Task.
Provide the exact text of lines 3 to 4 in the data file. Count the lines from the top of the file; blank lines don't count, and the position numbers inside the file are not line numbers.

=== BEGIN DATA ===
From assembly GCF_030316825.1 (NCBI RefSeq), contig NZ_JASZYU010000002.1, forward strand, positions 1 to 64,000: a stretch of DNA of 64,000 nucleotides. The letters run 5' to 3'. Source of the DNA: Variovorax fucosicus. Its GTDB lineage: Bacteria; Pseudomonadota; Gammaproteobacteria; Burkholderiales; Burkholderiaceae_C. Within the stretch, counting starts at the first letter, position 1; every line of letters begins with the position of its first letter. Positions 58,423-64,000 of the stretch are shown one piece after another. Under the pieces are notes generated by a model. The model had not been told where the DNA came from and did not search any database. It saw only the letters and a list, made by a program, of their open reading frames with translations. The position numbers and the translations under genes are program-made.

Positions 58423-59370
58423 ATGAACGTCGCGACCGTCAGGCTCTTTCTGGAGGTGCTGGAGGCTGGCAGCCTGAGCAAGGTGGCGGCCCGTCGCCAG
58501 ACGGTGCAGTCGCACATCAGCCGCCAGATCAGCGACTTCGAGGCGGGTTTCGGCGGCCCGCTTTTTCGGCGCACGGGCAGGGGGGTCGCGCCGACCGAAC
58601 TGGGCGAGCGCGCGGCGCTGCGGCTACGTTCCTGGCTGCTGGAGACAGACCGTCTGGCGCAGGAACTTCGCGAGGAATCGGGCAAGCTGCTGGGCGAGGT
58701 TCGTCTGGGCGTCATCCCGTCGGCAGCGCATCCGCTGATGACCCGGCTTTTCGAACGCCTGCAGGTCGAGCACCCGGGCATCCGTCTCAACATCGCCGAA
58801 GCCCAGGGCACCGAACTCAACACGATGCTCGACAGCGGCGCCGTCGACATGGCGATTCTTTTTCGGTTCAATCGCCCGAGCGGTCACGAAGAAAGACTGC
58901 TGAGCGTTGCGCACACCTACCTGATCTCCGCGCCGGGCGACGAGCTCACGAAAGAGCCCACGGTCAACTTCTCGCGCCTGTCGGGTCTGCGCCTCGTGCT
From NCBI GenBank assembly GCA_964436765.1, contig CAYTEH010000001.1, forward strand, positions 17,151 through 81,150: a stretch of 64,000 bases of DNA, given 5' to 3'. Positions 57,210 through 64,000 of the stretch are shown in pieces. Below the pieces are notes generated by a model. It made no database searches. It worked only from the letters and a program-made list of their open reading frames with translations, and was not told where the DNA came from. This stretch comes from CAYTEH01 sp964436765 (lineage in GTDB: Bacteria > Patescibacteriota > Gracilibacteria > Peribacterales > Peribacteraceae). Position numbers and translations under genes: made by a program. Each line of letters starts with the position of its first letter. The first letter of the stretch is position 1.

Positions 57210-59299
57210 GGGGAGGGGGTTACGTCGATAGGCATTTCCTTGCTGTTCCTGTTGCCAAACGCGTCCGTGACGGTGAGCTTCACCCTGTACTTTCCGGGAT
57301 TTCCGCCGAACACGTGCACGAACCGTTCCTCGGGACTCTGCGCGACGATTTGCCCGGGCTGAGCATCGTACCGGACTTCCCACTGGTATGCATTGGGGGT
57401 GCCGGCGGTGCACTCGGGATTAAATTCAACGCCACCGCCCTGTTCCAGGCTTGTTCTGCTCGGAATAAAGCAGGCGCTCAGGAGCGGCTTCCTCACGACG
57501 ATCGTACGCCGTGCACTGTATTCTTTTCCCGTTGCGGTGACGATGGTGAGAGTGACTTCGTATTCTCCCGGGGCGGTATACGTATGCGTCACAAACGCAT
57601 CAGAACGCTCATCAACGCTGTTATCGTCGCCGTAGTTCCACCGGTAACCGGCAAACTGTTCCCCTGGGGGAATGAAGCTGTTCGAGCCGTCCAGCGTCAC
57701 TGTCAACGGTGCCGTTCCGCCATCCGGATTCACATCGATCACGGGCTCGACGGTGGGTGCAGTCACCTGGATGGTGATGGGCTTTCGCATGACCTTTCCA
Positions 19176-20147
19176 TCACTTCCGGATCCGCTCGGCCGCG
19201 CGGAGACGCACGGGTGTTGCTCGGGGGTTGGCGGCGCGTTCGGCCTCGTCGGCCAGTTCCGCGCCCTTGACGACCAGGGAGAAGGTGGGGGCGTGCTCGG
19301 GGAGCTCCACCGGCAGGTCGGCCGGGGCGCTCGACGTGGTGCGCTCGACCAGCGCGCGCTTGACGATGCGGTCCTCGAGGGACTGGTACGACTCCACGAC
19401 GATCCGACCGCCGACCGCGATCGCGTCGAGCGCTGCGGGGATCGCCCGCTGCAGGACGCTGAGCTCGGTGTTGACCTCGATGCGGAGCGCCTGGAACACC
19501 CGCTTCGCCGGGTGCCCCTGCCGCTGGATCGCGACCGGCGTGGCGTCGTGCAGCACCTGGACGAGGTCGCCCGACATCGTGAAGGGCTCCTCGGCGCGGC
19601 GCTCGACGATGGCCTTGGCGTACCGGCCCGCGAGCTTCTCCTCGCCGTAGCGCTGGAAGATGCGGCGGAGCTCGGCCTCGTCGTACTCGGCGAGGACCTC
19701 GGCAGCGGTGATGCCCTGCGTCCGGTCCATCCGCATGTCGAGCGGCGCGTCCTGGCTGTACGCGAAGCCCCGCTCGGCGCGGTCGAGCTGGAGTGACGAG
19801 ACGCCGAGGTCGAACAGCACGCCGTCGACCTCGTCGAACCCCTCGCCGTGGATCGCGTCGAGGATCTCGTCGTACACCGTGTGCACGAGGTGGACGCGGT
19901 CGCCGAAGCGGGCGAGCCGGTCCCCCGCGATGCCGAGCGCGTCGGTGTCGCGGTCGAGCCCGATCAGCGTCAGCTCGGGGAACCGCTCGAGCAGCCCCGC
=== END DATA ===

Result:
58423 ATGAACGTCGCGACCGTCAGGCTCTTTCTGGAGGTGCTGGAGGCTGGCAGCCTGAGCAAGGTGGCGGCCCGTCGCCAG
58501 ACGGTGCAGTCGCACATCAGCCGCCAGATCAGCGACTTCGAGGCGGGTTTCGGCGGCCCGCTTTTTCGGCGCACGGGCAGGGGGGTCGCGCCGACCGAAC